To get a bit more philosophical, the user story has three components: persona, action, and value proposition.  The person is the “who” and it typically involves a description of a user or “actor” in the broader context of the system.  Some groups will actually define personas, give them names and characteristics, and then use the names, instead.  “Dave is a 35 year old stock broker with a checking and savings account, who…”  The user story is then, “As Dave, I want to know my account balance so that I don’t overdraft at my next withdrawal.”

The action is the way in which the user interacts with the system.  It is not framed in terms of minutiae and sequential, detailed actions.  Rather, it is framed in terms of goals that can be accomplished in a sitting.  There is a certain amount of art and subjectivity to what is an appropriate goal, but you’ll get the hang of it with practice.

And finally, there is the value proposition of the user story.  In my experience, this is the part that is both most frequently omitted and most important.  (It is also the part that is hardest to grok for people used to waterfall/contract-style requirements).  The value proposition explains why the person in question wants to do the thing in question.  And including it is particularly urgent for two reasons.

  1. If the value proposition is weak or nonexistent, you may deprioritize or eliminate this story altogether.
  2. If you hit a roadblock during a implementation of the action, you can immediately start thinking of other, more technically feasible ways to achieve the value proposition.

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Using NDepend to Avoid Technical Debt

Editorial Note: I originally wrote this post for the NDepend blog.  You can check out the original here, at their site.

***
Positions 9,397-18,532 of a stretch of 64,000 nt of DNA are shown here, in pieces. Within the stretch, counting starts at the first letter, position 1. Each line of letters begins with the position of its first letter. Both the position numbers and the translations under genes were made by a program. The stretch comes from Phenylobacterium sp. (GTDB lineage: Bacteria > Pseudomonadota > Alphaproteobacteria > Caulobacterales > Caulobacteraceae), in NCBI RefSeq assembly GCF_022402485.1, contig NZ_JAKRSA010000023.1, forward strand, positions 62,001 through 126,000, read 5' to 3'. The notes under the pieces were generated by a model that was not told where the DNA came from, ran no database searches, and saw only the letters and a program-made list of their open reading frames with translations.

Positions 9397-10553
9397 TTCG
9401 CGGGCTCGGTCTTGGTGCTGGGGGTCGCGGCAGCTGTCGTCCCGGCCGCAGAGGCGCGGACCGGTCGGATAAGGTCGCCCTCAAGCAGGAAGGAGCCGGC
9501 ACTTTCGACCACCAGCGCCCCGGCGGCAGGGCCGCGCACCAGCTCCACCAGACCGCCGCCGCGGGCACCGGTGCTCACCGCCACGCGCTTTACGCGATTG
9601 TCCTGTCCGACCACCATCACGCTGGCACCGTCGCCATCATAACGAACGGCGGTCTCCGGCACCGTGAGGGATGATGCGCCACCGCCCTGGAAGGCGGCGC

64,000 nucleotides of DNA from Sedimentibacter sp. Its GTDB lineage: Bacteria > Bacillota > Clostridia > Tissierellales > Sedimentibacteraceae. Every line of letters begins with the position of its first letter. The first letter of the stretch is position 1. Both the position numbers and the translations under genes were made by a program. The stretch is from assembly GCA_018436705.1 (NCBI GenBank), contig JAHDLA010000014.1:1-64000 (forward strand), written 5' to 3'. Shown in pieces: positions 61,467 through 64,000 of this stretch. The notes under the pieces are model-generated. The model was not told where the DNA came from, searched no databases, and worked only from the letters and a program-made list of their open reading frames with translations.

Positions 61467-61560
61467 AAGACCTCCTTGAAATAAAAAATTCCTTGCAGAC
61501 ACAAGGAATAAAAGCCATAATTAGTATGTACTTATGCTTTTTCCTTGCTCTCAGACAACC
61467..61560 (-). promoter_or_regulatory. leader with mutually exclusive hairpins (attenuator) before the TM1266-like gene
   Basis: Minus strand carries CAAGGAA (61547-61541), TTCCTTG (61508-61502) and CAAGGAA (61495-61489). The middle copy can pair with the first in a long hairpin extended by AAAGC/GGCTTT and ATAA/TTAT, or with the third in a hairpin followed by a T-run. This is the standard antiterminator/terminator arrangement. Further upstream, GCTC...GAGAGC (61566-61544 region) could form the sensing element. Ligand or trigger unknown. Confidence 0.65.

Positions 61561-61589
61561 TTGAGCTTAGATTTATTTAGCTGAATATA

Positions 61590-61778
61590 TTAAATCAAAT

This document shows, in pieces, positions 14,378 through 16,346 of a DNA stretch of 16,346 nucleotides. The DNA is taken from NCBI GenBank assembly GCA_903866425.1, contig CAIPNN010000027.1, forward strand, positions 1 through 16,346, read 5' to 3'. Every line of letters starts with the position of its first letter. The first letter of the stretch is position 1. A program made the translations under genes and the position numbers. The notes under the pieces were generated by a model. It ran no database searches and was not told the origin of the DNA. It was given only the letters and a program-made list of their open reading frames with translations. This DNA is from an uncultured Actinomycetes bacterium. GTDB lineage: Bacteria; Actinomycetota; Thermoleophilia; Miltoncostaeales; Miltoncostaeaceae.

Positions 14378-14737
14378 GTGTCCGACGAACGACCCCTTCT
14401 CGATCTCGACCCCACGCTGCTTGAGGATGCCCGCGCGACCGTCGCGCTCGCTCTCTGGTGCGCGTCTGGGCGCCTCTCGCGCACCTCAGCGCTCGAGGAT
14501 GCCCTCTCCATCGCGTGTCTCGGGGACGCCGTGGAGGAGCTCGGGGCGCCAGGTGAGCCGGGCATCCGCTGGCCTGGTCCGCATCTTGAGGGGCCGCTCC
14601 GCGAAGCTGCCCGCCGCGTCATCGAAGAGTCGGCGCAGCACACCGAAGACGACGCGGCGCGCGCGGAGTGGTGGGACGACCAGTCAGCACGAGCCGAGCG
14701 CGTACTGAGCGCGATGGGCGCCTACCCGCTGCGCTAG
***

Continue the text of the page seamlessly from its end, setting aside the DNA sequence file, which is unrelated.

The term “technical debt” has become ubiquitous in the programming world.  In the most general sense, it reflects the idea that you’re doing something easy in the moment, but that you’re going to pay for, with interest, in the long run.  Conceived this way, to avoid technical debt would mean to avoid taking out these “time loans” in general.

There’s a subtle bit of friction, however, when using the (admittedly very helpful) concept of technical debt to communicate with business stakeholders.  For them, carrying debt is generally a standard operating procedure and often a tool, and it doesn’t have quite the same connotation.  When developers talk about incurring technical debt, it’s overwhelmingly in the context of “we’re doing something ugly and dirty to get this thing shipped, and man are we going to pay for it later.”  That’s a far cry from, “I’m going to finance a fleet of trucks so that we can expand our delivery operation regionally,” that an accountant or executive might understand.  Taking on technical debt is colloquially more akin to borrowing money from a guy that breaks thumbs.

The reason there’s this slight dissonance between the usages is that technical debt in codebases is a lot more likely to be incurred unwittingly (or improvidently).  The reason, in turn, for this could make up the subject of an entire post, but suffice it to say that the developers are often shielded from business decisions and consequences.  It is thus harder for them to be party to all factors of such a tradeoff — a role often played by people with titles like “business analyst” or “project manager.”

In light of this, let’s talk about avoiding the “we break thumbs” variety of tech debt, and how NDepend can help.  This sort of tech debt takes the form of “things you realize probably aren’t great, but you might not realize how long-term damaging they are.”